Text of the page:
Mathematics-in-Industry NZ Study Groups How we do it in New Zealand
Mark McGuinness, Adjunct Professor, University of Limerick, Professor of Applied Math, Victoria University of Wellington, NZ
Mathematics in Industry Study Groups have been very successful in Australia and New Zealand every year since 1984, when the Ockendons from Oxford toured our countries and got them started. They have now given birth to the MINZ Study Groups (minz.org.nz) which are exclusively New Zealand based. And MINZ Study Groups are off to a flying start, thanks in large part to fantastic support from the NZ government through KiwiNet.org.nz (yes, the paradox here is that our national bird, the kiwi, is actually flightless). Professor Graeme Wake is a tireless promoter of MINZ, with a bevy of academics backing him, as well as ANZIAM NZ branch.
This year MINZ will be held at Massey University in Palmerston North, 26-30 June, shortly after the ESGI in Limerick. Problems already lined up for MINZ2017 include washing machine effectiveness, something from Fonterra on milk and dairy, toxic algae, and mussel farming.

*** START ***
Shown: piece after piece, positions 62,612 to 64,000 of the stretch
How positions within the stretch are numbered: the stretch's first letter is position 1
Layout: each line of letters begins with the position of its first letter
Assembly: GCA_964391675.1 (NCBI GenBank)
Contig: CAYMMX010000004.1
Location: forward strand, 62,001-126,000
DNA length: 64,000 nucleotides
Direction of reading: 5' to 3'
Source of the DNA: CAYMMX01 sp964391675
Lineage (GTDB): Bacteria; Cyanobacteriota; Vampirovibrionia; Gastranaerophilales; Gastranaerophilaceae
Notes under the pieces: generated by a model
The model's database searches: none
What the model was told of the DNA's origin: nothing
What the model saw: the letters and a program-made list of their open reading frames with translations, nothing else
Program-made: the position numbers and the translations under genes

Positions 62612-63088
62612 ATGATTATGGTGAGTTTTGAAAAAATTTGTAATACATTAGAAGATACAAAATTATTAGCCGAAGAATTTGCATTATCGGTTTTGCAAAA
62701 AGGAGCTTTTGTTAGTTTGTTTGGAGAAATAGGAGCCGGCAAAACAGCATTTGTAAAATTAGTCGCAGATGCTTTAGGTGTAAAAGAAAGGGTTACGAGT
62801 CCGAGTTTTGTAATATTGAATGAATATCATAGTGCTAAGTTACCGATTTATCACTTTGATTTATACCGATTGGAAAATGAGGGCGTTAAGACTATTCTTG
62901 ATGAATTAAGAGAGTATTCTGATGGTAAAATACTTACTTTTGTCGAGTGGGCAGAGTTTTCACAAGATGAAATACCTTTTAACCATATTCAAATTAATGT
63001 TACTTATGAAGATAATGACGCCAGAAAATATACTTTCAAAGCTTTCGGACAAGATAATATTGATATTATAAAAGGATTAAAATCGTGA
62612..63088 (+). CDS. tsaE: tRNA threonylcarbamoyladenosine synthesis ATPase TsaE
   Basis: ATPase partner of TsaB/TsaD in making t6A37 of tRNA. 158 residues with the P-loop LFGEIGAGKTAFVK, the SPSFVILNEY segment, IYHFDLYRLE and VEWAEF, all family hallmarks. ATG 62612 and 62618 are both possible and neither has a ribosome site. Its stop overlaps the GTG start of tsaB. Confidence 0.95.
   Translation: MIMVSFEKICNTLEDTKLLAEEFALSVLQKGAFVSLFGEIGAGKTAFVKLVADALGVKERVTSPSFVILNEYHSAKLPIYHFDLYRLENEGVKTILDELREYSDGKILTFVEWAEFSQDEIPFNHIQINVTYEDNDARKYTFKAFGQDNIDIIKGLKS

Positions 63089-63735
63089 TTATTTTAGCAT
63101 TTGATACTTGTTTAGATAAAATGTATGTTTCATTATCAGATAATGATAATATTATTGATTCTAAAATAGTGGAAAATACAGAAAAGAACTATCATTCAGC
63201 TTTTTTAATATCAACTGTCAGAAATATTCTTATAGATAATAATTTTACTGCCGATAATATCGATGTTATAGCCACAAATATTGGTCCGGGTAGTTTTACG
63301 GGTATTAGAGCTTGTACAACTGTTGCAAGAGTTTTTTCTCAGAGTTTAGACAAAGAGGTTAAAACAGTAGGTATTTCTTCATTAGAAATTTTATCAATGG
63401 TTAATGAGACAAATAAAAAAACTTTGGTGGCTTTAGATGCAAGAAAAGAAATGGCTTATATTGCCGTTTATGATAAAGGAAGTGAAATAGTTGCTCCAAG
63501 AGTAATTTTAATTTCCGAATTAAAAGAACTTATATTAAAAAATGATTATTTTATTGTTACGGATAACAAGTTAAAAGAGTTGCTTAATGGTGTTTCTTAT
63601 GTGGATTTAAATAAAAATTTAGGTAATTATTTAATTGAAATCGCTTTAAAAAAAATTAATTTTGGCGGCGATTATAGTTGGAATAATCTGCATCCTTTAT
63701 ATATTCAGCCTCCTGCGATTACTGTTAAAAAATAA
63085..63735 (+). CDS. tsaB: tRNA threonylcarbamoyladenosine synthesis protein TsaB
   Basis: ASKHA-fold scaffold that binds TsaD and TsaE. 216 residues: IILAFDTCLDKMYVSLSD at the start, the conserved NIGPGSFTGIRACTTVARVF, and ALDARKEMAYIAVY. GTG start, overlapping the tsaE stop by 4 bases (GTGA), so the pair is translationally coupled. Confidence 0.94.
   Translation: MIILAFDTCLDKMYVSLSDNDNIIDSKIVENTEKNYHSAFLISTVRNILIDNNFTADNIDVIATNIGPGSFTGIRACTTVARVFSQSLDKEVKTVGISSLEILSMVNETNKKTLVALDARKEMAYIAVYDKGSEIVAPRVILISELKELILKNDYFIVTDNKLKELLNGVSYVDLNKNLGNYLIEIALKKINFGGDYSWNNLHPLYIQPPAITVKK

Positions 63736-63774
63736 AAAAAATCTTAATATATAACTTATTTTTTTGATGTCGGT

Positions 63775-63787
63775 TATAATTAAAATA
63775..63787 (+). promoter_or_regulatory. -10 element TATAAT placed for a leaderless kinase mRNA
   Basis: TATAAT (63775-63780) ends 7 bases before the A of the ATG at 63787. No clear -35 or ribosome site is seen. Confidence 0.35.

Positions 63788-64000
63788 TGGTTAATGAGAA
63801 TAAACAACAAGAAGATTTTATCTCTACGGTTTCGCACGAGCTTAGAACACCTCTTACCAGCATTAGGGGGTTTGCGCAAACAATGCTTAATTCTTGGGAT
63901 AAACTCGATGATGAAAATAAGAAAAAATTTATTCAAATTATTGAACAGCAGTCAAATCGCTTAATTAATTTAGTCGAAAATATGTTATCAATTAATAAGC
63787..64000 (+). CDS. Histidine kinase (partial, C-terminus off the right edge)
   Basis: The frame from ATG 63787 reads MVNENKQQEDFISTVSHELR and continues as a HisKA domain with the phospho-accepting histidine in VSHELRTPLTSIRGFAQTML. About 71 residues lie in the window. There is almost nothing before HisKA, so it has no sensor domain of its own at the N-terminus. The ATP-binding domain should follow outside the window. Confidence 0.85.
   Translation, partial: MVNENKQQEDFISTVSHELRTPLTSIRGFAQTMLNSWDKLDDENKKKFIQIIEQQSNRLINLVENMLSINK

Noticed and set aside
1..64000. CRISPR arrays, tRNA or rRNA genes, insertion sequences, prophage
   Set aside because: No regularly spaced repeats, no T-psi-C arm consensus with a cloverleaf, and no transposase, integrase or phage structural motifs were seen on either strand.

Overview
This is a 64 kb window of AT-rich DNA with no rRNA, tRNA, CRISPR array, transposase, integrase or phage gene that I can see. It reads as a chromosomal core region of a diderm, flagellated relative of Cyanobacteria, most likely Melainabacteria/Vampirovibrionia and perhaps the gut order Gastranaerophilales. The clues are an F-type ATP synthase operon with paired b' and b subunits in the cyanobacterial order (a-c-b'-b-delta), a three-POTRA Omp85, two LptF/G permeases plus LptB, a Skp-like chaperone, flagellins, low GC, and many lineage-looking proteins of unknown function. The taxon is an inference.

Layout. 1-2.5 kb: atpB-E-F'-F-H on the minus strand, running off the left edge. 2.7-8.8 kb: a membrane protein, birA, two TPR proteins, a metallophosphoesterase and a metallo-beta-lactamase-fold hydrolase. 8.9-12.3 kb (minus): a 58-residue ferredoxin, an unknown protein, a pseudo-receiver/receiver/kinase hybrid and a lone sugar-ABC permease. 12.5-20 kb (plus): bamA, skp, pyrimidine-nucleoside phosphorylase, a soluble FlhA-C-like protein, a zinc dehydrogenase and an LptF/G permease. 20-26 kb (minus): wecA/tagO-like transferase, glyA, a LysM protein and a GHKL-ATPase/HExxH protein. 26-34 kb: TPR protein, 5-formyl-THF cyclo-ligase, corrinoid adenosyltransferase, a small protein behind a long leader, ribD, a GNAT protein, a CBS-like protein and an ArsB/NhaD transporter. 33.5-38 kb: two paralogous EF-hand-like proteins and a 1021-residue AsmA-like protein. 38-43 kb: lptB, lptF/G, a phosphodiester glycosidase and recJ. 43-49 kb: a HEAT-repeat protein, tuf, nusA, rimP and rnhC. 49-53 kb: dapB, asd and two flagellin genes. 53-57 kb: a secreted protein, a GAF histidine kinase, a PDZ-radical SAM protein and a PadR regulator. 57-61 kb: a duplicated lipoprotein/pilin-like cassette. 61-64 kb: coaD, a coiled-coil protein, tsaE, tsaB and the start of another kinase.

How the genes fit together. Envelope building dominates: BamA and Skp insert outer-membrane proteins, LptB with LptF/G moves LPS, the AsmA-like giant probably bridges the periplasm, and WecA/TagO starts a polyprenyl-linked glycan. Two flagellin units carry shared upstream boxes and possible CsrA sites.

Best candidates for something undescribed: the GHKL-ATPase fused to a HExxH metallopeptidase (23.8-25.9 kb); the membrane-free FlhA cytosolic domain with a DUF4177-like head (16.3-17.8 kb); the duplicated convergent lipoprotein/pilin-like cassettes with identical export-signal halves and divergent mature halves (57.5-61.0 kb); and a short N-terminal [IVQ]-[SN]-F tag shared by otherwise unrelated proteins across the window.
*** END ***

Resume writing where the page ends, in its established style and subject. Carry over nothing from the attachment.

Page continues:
Last year MINZ was hosted at Victoria University of Wellington by co-directors Mark McGuinness and Graeme Wake, and grappled with problems on steel mill finishing rolling, weighing fast fruit on multiple weigh points, solar power interaction with the NZ national grid, milk powder life-times, and zespri fruit quality. There was close cooperation with Japan’s Institute of Mathematics in Industry at Kyushu, who brought a problem related to global warming and six Japanese academics. Our Minister of Science opened the Study Group, and the Japanese Ambassador to New Zealand spoke at the Dinner.
MINZ first started in 2015 at Massey University in Auckland with Graeme at the helm, working on identifying perpetrators of retail theft, processing milk powder, calibrating imaging of fast fruit, clothes dryer cut offs, frequency control in the NZ national power grid, and livestock improvement in the dairy industry.
The style of MINZ Study Groups is similar to the ESGI model, an intensive week of work by about a hundred students and academics on a selection of five or six problems, with the addition of Moderators who are responsible for leading the group working on each Challenge. The reports generated by a MINZ Study Group are also refereed and eventually published in the ANZIAM Journal, subject to approval from the relevant industry.